The struggle for food and livelihood security: changing livelihoods, gender roles and gender hierarchies
Collective impacts of a changing climate and society
We have argued iu the preceding chapters that, in many cases, the impacts of climate change should not be considered in isolation; in such cases, they need to be put in the context of other important changes that are taking place. This has been true as well regarding the present study, where women’s and men's roles, voices and hierarchies have been affected not only by physical changes in their environment but also by changes in their institutional and social contexts (Chaudhry & Ruysschaert, 2007; World Bank, 2010).
In this chapter, we will examine men’s and women’s responses to rapid increases in food and livelihood insecurity, with women impacted more by food insecurity and men (and women to a lesser extent) by livelihood insecurity. We will also examine how relations between wives and husbands have changed and, more generally, how gender roles and hierarchies have changed, in the wake of the women's and men's very different responses to sudden and difficult food and livelihood-related threats.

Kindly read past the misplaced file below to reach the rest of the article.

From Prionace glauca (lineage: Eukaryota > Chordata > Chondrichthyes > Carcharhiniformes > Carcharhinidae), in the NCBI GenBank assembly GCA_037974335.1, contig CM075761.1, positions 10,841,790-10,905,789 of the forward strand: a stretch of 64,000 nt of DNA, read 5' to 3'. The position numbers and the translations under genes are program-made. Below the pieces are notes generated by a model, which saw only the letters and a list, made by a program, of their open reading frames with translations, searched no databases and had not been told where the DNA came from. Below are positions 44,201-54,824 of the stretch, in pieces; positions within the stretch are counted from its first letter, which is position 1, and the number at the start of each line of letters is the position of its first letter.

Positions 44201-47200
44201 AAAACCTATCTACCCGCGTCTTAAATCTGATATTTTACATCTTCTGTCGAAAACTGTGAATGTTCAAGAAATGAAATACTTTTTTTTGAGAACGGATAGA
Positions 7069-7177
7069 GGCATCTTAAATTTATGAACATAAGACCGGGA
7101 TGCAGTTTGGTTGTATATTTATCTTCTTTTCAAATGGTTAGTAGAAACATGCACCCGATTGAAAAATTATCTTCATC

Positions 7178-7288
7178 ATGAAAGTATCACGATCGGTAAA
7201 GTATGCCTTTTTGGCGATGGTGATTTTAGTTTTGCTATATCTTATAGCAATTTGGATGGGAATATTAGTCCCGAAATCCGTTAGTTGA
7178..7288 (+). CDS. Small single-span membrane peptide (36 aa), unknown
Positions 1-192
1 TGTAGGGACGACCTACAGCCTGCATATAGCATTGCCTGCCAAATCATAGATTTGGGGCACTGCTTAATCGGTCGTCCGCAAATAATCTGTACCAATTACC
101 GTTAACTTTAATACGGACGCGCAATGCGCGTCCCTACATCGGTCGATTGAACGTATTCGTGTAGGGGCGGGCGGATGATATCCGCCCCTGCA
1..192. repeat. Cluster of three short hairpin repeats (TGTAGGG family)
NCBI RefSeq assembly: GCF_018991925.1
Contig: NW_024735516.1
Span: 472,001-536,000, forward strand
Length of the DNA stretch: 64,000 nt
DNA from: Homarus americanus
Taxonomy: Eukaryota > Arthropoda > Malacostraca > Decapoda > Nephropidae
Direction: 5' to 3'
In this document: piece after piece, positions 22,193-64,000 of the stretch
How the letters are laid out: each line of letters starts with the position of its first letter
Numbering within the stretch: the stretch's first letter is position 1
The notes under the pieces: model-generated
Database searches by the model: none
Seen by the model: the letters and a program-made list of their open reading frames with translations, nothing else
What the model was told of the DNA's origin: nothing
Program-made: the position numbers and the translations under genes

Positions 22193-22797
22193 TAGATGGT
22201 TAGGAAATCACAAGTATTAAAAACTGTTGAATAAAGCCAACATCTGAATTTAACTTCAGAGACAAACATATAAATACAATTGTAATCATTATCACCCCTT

We will be concerned primarily with the years following the changes that forced the community to move away from self-sufficiency and toward the country's economic and social mainstream. The discussion will focus initially on data obtained during the 2011-2012 and 2014 field visits to the area; more recent - including some unexpected - developments, drawing from interviews held in 2019, will conclude this chapter and serve as a basis for further consideration of changing gender roles and hierarchies in the aftermath of major climate, regulatory and social changes in the next and final chapter (Chapter 5).
The following timeline (Figure 4.1) identifies some of the major turning points for the community from the 1990s onward, with changes compounding especially in the last two to three decades (particularly since 1998, with the enforcement of the Forest Land Allocation [FLA] program and other regulatory policies, along with increasingly significant impacts of climate change and socioeconomic and cultural changes over time).
As noted previously, agriculture is the critical source of livelihood for 97% of the Co Tu population. They have relied on subsistence agricultural production and forest resources since their ancestors' time. However, in recent years, agricultural production and livelihood patterns have been undercut and forced to change. We
Figure 4.1 Recent turning points impacting the Co Tu community of Ca Dy Commune
will therefore begin with a focus on growing food and livelihood insecurity and the resulting impacts on gender roles, relations and hierarchies.